COLUMN: Dry, hot weather is tough on plants

After five months of cooler, wetter weather than I’ve ever seen before, we’re about to experience some record hot temperatures.

After five months of cooler, wetter weather than I’ve ever seen before, we’re about to experience some record hot temperatures.

It looks as though the weather will be great for swimming in pools and lakes and for barbecues, and as nice as this may be, dry hot weather can be tough on our plants.

Sudden heat and soaring temperatures create a demand for moisture that cannot always be met on short notice by the root systems of many plants.

The result is burnt blossoms, damaged foliage and hard, stunted growth.

Fortunately, there are ways of minimizing the problems caused by a sudden hot spell.

The most immediate relief for plants is a thorough, deep watering. It is best to do this early in the morning when the plants will make the greatest use of the water.

Watering in the evening wastes water because plants simply transpire valuable moisture away. The other huge issue is where to water.

Soaker hoses around the perimeter of all trees and shrubs is the most effective way to water.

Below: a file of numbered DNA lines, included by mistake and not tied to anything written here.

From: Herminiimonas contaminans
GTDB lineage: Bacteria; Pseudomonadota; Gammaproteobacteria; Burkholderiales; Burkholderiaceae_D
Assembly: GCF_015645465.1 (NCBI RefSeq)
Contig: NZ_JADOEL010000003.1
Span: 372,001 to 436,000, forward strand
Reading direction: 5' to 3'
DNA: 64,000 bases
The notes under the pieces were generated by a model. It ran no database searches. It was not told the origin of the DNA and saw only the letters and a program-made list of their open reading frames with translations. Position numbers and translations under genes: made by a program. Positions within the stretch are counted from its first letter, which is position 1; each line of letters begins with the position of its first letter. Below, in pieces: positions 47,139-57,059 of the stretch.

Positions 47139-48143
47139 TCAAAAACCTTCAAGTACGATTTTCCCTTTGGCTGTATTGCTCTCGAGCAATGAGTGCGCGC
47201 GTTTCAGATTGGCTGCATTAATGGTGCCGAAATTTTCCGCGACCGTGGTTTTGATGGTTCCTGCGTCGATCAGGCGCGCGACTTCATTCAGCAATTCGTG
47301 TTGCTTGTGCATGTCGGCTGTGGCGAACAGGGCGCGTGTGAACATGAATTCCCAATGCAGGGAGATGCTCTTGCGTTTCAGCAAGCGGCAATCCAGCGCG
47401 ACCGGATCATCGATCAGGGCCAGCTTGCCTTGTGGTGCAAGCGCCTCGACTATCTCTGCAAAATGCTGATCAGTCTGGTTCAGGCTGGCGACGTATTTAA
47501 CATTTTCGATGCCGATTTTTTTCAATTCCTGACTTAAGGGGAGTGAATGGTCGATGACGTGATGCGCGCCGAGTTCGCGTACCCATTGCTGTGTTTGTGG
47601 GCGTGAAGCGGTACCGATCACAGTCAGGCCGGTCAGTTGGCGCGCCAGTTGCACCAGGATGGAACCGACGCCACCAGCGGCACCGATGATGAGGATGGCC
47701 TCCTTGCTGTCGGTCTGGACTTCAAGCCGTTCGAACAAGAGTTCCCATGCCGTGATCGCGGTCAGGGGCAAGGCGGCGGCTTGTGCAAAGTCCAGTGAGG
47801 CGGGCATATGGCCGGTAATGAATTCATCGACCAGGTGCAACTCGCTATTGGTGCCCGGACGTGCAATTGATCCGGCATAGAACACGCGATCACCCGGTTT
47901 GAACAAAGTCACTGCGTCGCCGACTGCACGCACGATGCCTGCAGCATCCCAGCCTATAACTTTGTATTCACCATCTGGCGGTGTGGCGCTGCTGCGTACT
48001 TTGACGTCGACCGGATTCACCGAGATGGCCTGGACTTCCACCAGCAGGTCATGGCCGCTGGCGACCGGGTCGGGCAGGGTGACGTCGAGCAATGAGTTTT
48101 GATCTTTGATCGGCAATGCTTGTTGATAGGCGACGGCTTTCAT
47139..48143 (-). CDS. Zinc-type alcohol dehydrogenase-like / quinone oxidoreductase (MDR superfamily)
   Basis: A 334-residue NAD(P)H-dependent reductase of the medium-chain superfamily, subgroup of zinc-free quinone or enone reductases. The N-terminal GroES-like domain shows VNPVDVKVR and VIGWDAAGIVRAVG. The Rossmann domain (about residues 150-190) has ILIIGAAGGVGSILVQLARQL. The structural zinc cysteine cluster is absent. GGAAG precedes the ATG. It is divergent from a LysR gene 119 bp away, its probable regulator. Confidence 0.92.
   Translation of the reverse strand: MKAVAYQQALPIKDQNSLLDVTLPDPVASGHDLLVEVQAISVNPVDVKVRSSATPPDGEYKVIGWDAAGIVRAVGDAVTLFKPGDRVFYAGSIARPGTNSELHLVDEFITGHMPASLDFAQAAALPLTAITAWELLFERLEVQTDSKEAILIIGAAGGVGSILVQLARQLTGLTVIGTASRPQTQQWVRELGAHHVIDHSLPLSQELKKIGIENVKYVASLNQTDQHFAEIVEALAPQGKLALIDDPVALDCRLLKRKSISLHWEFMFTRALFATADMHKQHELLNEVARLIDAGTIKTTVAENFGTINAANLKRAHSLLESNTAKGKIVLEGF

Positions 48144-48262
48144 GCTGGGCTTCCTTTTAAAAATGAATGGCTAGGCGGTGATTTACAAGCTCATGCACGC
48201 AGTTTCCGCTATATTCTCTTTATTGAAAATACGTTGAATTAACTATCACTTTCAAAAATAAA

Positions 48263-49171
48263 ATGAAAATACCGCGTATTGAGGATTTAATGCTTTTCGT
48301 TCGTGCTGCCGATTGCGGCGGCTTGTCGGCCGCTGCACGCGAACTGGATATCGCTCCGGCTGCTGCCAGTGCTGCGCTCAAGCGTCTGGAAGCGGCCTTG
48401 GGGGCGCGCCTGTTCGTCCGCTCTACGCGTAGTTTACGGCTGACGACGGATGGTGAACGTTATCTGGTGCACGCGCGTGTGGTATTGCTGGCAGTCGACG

A little water is worse than no water.

When you water, saturate the soil deeply where the roots are to keep them going downward instead of upward in an effort to capture what little moisture there is.

The next most important task is to mulch many of your trees and shrubs with suitable material.

You should be looking for something that is a good insulator, can eventually be worked into the soil and has an attractive appearance. Garden compost is fine if it is well broken down, but its appearance is not always the best, especially when it dries out. Manures are also fine, but remember that they are slightly on the alkaline side and can cause problems with your acid-loving plants like rhododendrons and camellias.

If you use manures, be sure they have been composted for at least six months. Grass clippings are quite suitable in the short run but once dried out, they tend to look rather shabby. My preferred choice is always fir or hemlock bark mulch. Bark is a wonderful insulator; it looks great and makes a fine soil amendment. A covering of three to four inches around all your plant material will prevent a great deal of stress, especially for shallow-rooted plants like rhododendrons.

Hedging cedars are very shallow rooted and will dry out quickly in a few days of intense heat, so use soaker hoses to alleviate this problem.

A thorough watering is the most important stress-relieving factor for all the plants under the eaves of your home. Heat reflected  off buildings can be a real challenge for plants, so please do not neglect both the sun and shade areas under the eaves.

Here, too, I find soaker hoses and drip systems are, by far, the most efficient and thorough method of watering.

Remember, for all your veggies, annuals, perennial beds and  containers, try to get in the habit of watering very thoroughly to make sure the roots and soil mass are moist down deep, not just on the surface.  Water less frequently, but really soak the soil when you do water.